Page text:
Junebug’s Lobster Hut (see the previous Junebug story)

     It is a long drive from Jefferson Davis Parish, Louisiana to the heart of the Ozark Mountains. Especially when you are driving a white 1968 Chevy panel truck with a corny red lobster painted on the side and “Junebug’s Seafood” displayed prominently above the snapping claws of the lobster. The motto “Freshest is the Bestest” painted below the tentacles of the cartoon creature ensured that nobody could miss us. It was hot and air conditioning was a luxury that Junebug didn’t provide in any of his vehicles. The smell of various fishes and sea critters had seeped into the pores of Julie’s and my skin. At least I had company. Julie had sworn off the carnival again, but once again I had my doubts. There was wanderlust in that girl as well as a genuine fondness for the 5 legged steer. It was the only pet she had ever had. Rich girls had horses, Julie had a five-legged bovine. I had managed to get out of Lake Charles without her getting a tattoo of the creature’s hooves planted on her right butt cheek. Bob Marley’s face already adorned the left cheek. Dreadlocks and hoof prints was more than any man should have to endure. “Why don’t you just get a heart or the Rolling Stones lips like every other girl.” “Because I am not every other girl and besides sometimes I feel like he is my only friend.” she replied. Julie was soft hearted beneath the tough exterior. Only Julie could feel a motherly instinct for five legged cattle. “Just think on it until the next trip,” I finally said.

     I ground through the gears as the old truck rumbled north to deliver fresh seafood to the rich and pompous of the small burg I inhabited in northern Arkansas. Junebug and I had formerly made a decent living running bootleg beer from the Missouri state line to the dry Arkansas County we lived in. Unfortunately retired transplants from Chicago had overwhelmed the significant political clout of the Southern Baptist’ and had voted the county wet. Junebug and I had given a valiant effort to stop the influx of liquor stores that put an end to our business. We had both voted ‘No’ six times on the same day. The voting booths were at the Baptist Church and no disguises were necessary. But in a democratic country, if it is cheap beer they want it is cheap beer they will get. Junebug and I were a lot like Al Capone in Chicago during Prohibition. Well, maybe not. Anyway, they had closed Alcatraz down so I wasn’t afraid and Elliot Ness and Sheriff Tommy Dutch, the local constable, weren’t exactly birds of a feather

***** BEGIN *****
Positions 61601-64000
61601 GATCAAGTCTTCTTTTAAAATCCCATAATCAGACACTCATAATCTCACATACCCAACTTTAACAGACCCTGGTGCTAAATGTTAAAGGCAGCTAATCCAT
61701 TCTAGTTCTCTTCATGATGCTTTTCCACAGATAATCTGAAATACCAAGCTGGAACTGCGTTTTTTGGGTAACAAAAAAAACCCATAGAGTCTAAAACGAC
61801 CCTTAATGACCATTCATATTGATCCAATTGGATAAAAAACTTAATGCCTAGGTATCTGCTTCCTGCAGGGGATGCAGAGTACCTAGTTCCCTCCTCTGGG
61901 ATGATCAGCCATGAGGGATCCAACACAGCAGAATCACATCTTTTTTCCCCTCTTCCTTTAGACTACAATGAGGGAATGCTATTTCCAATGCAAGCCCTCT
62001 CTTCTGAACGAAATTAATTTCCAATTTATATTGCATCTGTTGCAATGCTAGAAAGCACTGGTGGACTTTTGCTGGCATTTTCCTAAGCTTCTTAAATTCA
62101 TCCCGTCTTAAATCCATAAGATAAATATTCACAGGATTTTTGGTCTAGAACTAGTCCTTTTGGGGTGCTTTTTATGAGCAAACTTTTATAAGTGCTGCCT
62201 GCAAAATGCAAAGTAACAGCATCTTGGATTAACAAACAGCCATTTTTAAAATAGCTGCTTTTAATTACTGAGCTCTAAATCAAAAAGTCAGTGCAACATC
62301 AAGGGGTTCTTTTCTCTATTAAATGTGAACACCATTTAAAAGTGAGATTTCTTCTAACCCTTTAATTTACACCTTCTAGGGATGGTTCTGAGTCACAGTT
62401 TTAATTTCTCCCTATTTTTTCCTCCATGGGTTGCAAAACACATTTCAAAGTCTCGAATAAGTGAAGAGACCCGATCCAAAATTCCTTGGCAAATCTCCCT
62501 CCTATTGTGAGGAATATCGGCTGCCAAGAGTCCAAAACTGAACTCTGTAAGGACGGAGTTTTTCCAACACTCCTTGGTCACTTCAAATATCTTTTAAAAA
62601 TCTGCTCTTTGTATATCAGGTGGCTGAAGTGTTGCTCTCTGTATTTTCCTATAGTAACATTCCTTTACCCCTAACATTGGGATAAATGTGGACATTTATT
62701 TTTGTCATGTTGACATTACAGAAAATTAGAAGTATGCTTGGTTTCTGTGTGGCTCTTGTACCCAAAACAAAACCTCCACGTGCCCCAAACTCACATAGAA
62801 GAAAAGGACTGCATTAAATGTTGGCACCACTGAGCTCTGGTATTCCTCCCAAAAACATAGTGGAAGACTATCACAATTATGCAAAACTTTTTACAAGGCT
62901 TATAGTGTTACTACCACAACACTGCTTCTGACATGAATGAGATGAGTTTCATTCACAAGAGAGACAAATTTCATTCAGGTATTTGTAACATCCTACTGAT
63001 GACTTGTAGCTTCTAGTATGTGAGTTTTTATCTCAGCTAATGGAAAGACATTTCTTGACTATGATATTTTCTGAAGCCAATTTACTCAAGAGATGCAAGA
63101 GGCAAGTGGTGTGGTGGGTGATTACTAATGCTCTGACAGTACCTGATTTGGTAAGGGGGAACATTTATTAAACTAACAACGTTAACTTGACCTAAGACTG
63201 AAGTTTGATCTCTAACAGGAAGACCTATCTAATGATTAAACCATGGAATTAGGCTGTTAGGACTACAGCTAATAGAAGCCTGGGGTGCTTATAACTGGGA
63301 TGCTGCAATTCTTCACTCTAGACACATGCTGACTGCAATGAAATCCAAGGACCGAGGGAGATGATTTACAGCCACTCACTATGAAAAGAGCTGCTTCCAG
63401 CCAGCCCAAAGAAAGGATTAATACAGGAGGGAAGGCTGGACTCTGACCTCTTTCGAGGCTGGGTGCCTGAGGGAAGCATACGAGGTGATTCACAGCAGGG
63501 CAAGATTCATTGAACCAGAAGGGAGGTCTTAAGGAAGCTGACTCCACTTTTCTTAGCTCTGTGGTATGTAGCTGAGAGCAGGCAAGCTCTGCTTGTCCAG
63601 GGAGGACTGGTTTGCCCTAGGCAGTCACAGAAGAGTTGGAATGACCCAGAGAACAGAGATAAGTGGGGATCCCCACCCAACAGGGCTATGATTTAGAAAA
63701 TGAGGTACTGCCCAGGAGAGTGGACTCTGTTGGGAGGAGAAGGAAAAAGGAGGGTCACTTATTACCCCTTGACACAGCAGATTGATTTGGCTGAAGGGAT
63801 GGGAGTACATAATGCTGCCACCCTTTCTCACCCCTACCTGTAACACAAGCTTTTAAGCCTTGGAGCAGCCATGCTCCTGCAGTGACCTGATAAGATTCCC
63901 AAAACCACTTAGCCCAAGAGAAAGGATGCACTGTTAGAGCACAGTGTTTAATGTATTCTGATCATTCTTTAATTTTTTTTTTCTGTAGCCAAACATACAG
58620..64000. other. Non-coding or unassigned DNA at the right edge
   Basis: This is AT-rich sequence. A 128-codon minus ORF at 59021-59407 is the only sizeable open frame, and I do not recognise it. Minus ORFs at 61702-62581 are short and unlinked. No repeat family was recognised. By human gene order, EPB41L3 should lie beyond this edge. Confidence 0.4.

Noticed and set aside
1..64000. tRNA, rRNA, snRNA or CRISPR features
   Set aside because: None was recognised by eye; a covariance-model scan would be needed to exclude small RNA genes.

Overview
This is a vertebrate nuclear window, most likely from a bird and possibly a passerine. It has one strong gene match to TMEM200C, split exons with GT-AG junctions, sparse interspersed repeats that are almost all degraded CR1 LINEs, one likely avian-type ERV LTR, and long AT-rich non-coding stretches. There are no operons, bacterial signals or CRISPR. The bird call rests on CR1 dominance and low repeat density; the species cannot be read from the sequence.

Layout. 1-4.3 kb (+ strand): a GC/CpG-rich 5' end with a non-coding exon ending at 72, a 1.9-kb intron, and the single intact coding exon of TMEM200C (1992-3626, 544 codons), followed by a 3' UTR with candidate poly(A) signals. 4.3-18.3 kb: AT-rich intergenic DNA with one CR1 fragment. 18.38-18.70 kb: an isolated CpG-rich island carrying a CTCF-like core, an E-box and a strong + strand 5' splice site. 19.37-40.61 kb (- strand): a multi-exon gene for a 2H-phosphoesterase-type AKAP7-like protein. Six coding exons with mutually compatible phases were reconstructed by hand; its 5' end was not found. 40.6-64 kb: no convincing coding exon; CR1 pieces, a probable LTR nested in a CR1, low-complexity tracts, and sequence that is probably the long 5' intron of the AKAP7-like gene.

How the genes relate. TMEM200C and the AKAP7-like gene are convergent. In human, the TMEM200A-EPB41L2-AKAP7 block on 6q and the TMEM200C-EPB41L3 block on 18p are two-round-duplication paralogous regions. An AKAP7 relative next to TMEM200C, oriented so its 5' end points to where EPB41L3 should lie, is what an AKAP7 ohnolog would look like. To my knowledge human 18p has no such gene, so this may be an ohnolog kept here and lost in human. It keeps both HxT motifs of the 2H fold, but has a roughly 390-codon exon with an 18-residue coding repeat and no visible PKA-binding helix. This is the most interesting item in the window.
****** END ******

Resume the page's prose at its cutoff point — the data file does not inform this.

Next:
I saw Dooley Burdine standing in the doorway of Dooley’s Crescent Liquor Store with the brand new Schlitz sign glowing brightly above his head. He was pointing and laughing at the lobster truck. I would have thrown a red snapper at him if I could have reached it. I drove on in to the parking lot of Junebug’s Lobster Hut and was surprised to find a pickup full of lumber parked at the rear entrance and the sounds of hammering and drilling coming from inside. I walked in and saw two carpenters sealing off a back room from the kitchen under the watchful eye of Junebug Meyers. “What in hell is going on?” was my response to Junebug’s proud grin. “This is going to be the Baptist room.” What,

do you mean,” I said with my draw dropping. “Well I thought it would be nice, in other words profitable, if we had a little room back here where the leaders of our town’s Baptist society could gather and enjoy our fine seafood as well as maybe a little shot of Crown Royal in relative anonymity, you know. Mix only with their kindred souls so to speak. I even got a plastic Jesus on the Cross from the flea market to hang on the wall. Remember from the grape comes the wine. Julie will be the cocktail waitress and you are going to be the matter de, or however they say that in French.” “We can’t get away with this,” I said. “You know who runs this town and it sure as hell ain’t Dooley Burdine,” was Junebug’s reply. I could only concur.